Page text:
What is a bean that doesn’t feel like a bean? You are right! Green Beans are it!
The green bean originates in Central and South America. The green bean was domesticated in ancient times, but researchers can’t say exactly where, although seeds of cultivated forms were found in deposits from Callejon de Huaylas, Peru with a radiocarbon dating of 7680 B.P. and from 7000 B.P. in Tehuacán, Mexico.
The green bean was introduced to the Mediterranean upon the return of Columbus from his second voyage to the New World in 1493. In Columbus’s diary from November 4, 1492 he describes lands in Cuba planted with faxones and fabas “different than ours.” Later he encounterd fexoes and habas that were different than the ones he knew from Spain. Faxones was probably the cowpea and fabas and habas was the fava bean. The beans Columbus found were undoubtedly what is now designated Phaseolus vulgaris . The bean spread into the eastern Mediterranean and by the seventeenth century was cultivated everywhere in Italy, Greece, and Turkey. Wow! Who knew?
The nutritional benefits of green beans are hard to argue with. These delicious and crunchy beans are low in calories and fat and contain no cholesterol. The fiber content is very high, and it also provides some of your daily protein requirements. They also act as an easy source for acquiring vitamins like A, C, K, B6, and folic acid. In terms of minerals, green beans are a good source of calcium, silicon, iron, manganese, potassium, and copper.
Health Benefits Of Green Beans
Cardiovascular Disease: Green beans can help reduce the risk of heart disease due to their high levels of flavonoids. Flavonoids are polyphenolic antioxidants that are commonly found in fruits and vegetables. They have high levels of flavonoids and these antioxidants have certain anti-inflammatory properties. Test subjects with high flavonoid levels experienced anti-thrombotic results, preventing blood clots in the arteries and veins. Cardiovascular disease, heart attacks, and strokes are commonly caused by thrombotic activity, which means that a healthy volume of green beans and flavonoids in a diet can help prevent some of these conditions.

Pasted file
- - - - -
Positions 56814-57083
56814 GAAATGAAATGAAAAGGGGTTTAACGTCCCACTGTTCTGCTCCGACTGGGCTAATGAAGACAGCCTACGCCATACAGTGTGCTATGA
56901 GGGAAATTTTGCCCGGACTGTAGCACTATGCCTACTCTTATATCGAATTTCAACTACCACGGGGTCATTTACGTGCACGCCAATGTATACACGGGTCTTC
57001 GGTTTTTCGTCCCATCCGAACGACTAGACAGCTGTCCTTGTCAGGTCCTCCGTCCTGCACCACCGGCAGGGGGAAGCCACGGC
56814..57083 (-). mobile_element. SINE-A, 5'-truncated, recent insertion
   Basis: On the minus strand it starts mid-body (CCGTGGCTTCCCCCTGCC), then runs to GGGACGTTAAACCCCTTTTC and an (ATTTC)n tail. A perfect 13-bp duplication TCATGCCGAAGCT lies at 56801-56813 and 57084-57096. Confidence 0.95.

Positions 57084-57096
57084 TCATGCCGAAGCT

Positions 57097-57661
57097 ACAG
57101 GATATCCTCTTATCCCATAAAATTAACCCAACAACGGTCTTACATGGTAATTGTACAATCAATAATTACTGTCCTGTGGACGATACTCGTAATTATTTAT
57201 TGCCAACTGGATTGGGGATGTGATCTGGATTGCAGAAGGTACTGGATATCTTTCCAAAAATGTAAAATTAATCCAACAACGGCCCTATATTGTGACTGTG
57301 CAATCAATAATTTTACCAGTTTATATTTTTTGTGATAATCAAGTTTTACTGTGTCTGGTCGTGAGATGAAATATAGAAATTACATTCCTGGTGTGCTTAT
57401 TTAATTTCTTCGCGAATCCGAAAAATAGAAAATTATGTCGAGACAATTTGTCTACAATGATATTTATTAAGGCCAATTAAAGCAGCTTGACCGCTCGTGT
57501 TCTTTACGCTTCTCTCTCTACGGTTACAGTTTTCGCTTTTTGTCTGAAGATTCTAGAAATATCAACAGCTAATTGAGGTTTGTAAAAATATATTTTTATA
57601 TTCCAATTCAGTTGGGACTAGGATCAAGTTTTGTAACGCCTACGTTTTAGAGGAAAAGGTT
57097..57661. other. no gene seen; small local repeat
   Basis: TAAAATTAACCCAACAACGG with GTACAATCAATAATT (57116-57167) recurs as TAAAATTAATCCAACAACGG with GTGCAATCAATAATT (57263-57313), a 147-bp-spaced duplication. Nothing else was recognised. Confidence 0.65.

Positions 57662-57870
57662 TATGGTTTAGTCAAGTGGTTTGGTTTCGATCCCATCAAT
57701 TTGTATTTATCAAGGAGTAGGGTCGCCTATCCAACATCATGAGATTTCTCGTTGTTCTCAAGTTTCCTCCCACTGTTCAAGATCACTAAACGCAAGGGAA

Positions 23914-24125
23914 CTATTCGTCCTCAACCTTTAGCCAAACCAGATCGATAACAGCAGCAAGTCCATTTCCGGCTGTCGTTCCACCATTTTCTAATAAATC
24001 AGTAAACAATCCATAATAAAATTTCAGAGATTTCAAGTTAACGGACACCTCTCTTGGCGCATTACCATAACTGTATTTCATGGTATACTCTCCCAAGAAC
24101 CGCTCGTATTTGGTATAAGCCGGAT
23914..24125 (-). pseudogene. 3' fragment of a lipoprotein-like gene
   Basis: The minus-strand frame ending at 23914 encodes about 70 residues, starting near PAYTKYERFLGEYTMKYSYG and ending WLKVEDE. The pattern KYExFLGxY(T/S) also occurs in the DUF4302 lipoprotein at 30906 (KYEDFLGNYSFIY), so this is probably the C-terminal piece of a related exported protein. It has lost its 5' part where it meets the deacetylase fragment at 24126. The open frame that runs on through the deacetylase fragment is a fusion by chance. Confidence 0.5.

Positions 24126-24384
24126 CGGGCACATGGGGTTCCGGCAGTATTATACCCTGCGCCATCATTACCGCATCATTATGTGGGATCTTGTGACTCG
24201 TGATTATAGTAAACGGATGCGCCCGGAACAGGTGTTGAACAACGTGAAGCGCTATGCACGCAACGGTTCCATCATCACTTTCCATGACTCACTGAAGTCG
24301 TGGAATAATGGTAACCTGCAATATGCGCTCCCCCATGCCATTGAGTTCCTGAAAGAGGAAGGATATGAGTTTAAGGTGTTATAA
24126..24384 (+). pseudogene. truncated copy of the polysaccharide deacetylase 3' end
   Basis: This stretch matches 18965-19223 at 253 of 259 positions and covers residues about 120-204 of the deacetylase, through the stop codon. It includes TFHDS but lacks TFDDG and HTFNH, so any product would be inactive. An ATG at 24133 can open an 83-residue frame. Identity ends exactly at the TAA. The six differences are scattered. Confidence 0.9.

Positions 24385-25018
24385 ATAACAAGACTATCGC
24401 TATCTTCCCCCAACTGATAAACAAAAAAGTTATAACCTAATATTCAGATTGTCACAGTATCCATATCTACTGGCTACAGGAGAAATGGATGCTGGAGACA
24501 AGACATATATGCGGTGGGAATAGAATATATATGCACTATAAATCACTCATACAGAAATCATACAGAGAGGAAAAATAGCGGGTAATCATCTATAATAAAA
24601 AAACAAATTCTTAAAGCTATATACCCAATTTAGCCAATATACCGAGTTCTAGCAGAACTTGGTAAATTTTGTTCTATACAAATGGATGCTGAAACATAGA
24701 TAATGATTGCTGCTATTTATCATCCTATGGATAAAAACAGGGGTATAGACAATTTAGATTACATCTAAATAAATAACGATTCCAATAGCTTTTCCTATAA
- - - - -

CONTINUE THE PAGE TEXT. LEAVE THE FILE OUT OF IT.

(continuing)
Colon Cancer: Recent studies have shown green bean consumption to be beneficial for preventing pre-cancerous polyps that commonly lead to colon cancer. Many studies have tried to link dry bean intake to cancer prevention, with limited results. However, new evidence suggests that increasing dietary green bean intake can reduce the risk of cancerous adenoma recurrence and colorectal cancer. More studies are ongoing, but that linkage is very important.
Secondly, the high fiber content of green beans can also positively impact your digestive system. Certain types of fiber can ease the digestive process and promote healthy bowel movements, which decreases the stress on the intestinal tract. Certain studies have shown a positive correlation between increased fiber intake and a reduction in colon cancer, but again, more research is still being performed.
Diabetes: These power-packed legumes have been shown to help manage and regulate diabetes symptoms in many patients. Certain studies have shown a definitive hypoglycemic influence on patients with diabetes. Diabetes is a condition that requires constant maintenance of blood sugar levels at a normal level so the body can perform necessary tasks. Natural regulators of diabetes are rare, and the connection of beans and similar plants to the control or early prevention of diabetes is great news for many people.
Immune System: The presence of various immune system-boosting antioxidants in green beans is well known, but as more research on their benefits is done, it is becoming clear that there are far more antioxidant properties than we previously thought. Antioxidants are beneficial compounds in our body that seek out dangerous free radicals and eliminate them from our system before they can cause illness or tissue damage. Mother Natures medicine!
They are a good source of flavonoids and carotenoids, but the variety of those pigments was previously unknown. Flavonoids contain basic antioxidants like quercetin and kamferol, but also more useful and beneficial ones like catechins and epicatechins. Catechins have been shown to reduce the severity of strokes. Carotenoids found in green beans contain antioxidants like beta carotene and lutein. Beta carotene has been linked to a number of benefits within the body.
Eye Health: Certain specific carotenoids that are found in green beans can also prevent macular degeneration, which is a decrease in vision and eye function. Lutein and Zeaxanthin are focused at the macula on the eye, and play a key role in preventing any stress to the inner workings of the eye. Ensuring that these carotenoid levels stay strong to prevent vision deterioration is one of the many benefits of including green beans in your balanced diet.
Bone Health: There are a number of nutrients, such as calcium, found in green beans that are integral in preventing bone deterioration and osteoporosis. They contain vitamin K, vitamin A, and silicon. Deficiencies in many of these compounds have been connected to increased bone loss, strength, and durability. Silicon is not the most common mineral to hear about, and significant amounts are relatively rare in most foods. However, green beans are a terrific source for silicon, which is a key element in bone regeneration and overall bone health. Go bones!
How could you not love this humble veggie? It is healthy, affordable and available year round.
Hurry over and try some this week at Cuisine for healing. We have green bean almondine with our delicious cod.
Happy Healthy Eating!